I am not willing to say that everyone who didn't like the book has this problem--I do see some valid points made above me--but it just seems too easy to shit on the book rather than to recognize our own human qualities painted on someone else.

Diana I just finished the novel as well, and was moved at the end despite myself. However, I was also disappointed with the heavy-handed style, both in foreshadowing and analysis, and with the predictability of the plot. It is, to me, clearly a first novel, and I agree that the novel benefitted from its timing and setting in Afganistan. That is not to say I hated the book; it just wasn't as good as I had hoped it would be, given its praise.

I really enjoy reading threads about books I have just read, and following other people's ideas and reactions, whether I agree with them or not. I find it jarring and sad when people become insulting and attack the writers of comments personally, or attack their thoughts, rather than just disagreeing with them. A discussion allows for polite disagreements, does it not?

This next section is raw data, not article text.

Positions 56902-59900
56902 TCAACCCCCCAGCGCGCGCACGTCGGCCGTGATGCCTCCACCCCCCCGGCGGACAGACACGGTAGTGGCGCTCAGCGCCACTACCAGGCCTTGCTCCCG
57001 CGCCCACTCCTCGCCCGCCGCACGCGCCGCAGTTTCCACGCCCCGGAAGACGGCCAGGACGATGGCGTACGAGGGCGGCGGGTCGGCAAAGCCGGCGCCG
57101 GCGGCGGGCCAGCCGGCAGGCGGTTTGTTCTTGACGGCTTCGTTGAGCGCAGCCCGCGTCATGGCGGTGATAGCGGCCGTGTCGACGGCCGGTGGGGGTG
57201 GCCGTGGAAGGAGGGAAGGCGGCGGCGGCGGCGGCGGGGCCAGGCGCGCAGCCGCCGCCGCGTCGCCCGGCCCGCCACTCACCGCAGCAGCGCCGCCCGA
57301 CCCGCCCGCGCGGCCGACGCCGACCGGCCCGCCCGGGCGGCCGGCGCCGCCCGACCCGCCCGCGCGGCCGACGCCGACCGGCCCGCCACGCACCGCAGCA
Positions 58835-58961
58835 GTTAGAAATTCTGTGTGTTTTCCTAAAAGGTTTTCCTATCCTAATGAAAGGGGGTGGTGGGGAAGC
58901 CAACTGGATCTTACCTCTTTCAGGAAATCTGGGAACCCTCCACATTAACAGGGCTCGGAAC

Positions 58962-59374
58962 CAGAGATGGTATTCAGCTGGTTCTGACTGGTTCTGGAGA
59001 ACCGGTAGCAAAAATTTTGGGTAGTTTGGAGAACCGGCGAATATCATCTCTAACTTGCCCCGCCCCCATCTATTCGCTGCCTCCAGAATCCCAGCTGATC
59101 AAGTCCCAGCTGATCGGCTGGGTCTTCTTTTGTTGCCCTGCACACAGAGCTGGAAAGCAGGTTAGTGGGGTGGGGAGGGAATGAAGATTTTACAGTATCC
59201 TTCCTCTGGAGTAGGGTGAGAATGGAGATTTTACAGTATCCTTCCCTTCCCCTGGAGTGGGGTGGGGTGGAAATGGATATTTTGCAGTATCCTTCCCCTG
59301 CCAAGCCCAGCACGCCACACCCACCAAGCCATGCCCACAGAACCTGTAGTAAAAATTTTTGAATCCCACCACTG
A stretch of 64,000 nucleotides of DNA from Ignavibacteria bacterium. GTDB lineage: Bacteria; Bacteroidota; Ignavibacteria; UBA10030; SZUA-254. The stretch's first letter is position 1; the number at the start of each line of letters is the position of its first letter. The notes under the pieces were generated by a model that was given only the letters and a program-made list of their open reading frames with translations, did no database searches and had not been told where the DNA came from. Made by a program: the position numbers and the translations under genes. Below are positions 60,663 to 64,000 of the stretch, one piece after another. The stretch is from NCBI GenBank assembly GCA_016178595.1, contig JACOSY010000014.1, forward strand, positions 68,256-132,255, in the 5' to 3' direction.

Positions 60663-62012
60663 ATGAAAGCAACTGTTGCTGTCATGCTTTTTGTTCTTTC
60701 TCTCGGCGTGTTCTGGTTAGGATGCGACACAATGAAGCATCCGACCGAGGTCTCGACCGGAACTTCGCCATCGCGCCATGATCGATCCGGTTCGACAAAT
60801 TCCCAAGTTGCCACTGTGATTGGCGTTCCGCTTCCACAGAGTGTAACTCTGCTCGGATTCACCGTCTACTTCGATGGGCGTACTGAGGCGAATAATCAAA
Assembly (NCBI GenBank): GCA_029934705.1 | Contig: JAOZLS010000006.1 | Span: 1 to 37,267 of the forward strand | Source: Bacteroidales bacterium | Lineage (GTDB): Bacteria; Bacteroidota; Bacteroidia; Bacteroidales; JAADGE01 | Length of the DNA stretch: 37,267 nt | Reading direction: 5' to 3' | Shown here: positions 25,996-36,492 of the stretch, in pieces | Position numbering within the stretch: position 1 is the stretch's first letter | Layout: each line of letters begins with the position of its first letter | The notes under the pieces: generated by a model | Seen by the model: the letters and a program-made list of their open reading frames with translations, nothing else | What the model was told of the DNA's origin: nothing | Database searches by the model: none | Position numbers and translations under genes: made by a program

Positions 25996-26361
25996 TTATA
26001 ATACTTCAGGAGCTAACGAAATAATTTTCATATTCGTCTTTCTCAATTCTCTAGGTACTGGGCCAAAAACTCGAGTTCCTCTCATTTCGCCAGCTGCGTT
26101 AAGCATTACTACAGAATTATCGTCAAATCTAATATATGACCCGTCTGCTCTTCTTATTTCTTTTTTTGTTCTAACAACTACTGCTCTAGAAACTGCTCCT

message 28: by Ross (new) - rated it 5 stars

Ross Bussell I am currently reading What is the What by Dave Eggers, and oddly enough have found myself drawing similarities between it and Kite Runner. I think these stories are important to hear, of conflict in Iran, Sudan, or wherever else, but in response to the comments that claim that the title chracters could basically be cut and pasted into other war conflict stories, it's true. Needless to say, Kite Runner was an amazing story, and there is much to learn about other cultures through these types of stories.

Jessica I enjoyed this story very much. I admit that I was not to thrilled with the author's choice for the Taliban leader either. It seemed a little far fetched to me. I think the author could have portrayed the same message of redemeption had the leader been someone else.

However, for me, it did not draw too much away from the story. I agree with those who claimed this was a human story. It delt with human emotions and themes while giving us a small glimpse at the Afghan culture. I think this book does a very good job of giving us a feel for life in a country that has a lot of turmoil. I felt the end was a little rushed, but overall I came away with a very good feeling from this book. I thought he ended it beautifully. It was neither sad nor happy ending. It just was.